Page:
Trade paperback with color illustrations, 244 pages including index. Published March 17, 2020. $22.95
Do you want to eat healthier and control your diabetes by making simple to prepare but delicious meals?
The new “Create-Your-Plate Diabetes Cookbook,” published by the American Diabetes Association, can help you with what they call “a plate method approach to simple, complete meals.”
Author Toby Amidor is a registered dietician and professional recipe developer. She is also the nutrition expert for foodnetwork.com.
Diabetics, (and pretty much everyone else), are told portion and carbohydrate control are essential to maintaining healthy weight and blood sugar levels. This book delivers simple healthy and appealing recipes with flexible serving suggestions.
Plates are divided into breakfast, lunch and dinner. While the first two may combine allowances into one cohesive dish, on the dinner plate main courses are usually proteins intended to take only ¼ of the plate. Suggestions are made as to non-starchy vegetables, (with recipes), to take half the plate with a “carbohydrate food,” often rounding out the meal. Substitutions are listed as are healthy fats allowed in small quantities.
For readers counting exchanges, or “points,” these are given under each recipe. A complete nutritional analysis is also provided. Non-diabetics may use the book to help with weight control.
I have a small issue with the index. Since pork loin was on sale at our favorite grocery we decided to try a pork loin dish. The index had a few page numbers simply listed as “pork.” Since the index listed no pork loin recipe, I proceeded to look for shrimp recipes since we had some in the freezer.
Simply listed as “shrimp” with page numbers, I had settled on boiled shrimp with green goddess sauce when my husband flipped through the book and found mustard-herb roasted pork tenderloin. Suggested sides were collard greens with squash, and baked sweet potatoes. Since neither of us like collard greens we substituted spinach.
The pork was tender and not dry and had a nice flavor. The mustard was not discernible.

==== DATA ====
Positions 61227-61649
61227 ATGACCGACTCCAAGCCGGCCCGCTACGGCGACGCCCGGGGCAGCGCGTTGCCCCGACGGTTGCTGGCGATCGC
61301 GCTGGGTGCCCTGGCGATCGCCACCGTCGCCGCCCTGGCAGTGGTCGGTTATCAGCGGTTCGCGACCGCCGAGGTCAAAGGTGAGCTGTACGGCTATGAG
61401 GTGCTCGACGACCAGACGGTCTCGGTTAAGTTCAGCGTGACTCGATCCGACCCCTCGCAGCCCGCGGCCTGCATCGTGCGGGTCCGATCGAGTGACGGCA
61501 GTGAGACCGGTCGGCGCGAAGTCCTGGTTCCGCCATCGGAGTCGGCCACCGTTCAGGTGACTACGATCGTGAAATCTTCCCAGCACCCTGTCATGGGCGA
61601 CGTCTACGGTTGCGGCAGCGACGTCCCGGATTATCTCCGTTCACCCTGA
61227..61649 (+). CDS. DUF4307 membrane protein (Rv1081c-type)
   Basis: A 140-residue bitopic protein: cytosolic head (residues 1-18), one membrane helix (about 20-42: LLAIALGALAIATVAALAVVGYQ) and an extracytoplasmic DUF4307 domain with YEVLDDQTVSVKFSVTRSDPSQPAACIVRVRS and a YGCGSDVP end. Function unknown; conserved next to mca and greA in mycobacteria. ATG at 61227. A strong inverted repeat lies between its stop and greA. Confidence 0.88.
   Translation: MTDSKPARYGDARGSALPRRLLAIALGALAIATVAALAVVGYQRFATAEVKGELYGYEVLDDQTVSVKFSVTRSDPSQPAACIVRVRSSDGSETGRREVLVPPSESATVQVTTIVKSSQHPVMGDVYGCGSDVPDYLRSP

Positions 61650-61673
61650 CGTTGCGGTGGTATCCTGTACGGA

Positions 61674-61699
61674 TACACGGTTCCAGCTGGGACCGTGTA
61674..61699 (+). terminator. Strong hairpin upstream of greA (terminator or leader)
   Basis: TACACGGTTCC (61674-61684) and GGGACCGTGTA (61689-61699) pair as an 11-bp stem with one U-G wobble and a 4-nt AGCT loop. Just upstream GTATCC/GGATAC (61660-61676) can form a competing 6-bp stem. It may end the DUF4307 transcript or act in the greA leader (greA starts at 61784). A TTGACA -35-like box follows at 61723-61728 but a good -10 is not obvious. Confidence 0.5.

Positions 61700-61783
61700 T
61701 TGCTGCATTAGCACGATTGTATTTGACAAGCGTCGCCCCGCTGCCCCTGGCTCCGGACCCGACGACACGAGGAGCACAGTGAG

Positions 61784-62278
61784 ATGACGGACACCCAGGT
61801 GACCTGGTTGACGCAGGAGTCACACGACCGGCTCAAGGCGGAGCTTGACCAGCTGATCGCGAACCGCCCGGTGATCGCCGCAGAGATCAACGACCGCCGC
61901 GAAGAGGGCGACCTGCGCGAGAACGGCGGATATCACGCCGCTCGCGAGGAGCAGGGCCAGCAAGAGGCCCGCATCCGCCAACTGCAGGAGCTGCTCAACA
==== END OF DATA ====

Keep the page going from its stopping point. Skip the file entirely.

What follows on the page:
Mustard-herb roasted pork tenderloin
Nonstick cooking spray
2 tablespoons olive oil
1 tablespoon Dijon mustard
3 cloves garlic, minced
1 teaspoon dried basil
1 teaspoon dried thyme
1 teaspoon dried rosemary
½ teaspoon salt, divided
¼ teaspoon ground black pepper, divided
1 pound pork tenderloin
Preheat oven to 400° F. Coat a baking sheet with non-stick cooking spray.
In a small bowl, whisk together the olive oil, Dijon mustard, garlic, basil, thyme, rosemary, ¼ teaspoon salt and 11/8 teaspoon black pepper.
Sprinkle the pork tenderloin with the remaining ¼ teaspoon of salt and 1/8 teaspoon of black pepper. Using a brush, spread the mustard mixture over all sides of the pork tenderloin on the prepared baking sheet and cook until a thermometer inserted into the thickest part of the tenderloin reads 145°F, about 40 minutes. Let the pork rest for 10 minutes before slicing.
Makes four each four ounce servings. Pair with a serving of non-starchy vegetables and a carbohydrate food such as a baked sweet potato. These choices are listed by category.
The author suggests cutting any leftover pork into cubes and serving over a green salad with a small whole-wheat roll.
Calories 280, Calories from fat 150, total fat 17.0 g, sat. fat 3.3 g, trans fat 1.0 g, cholesterol 75 mg, sodium 240 mg, carbohydrates 2 g, dietary fiber 1 g, sugars 1 g, added sugars 1 g, protein 28 g, phosphorus 375 mg.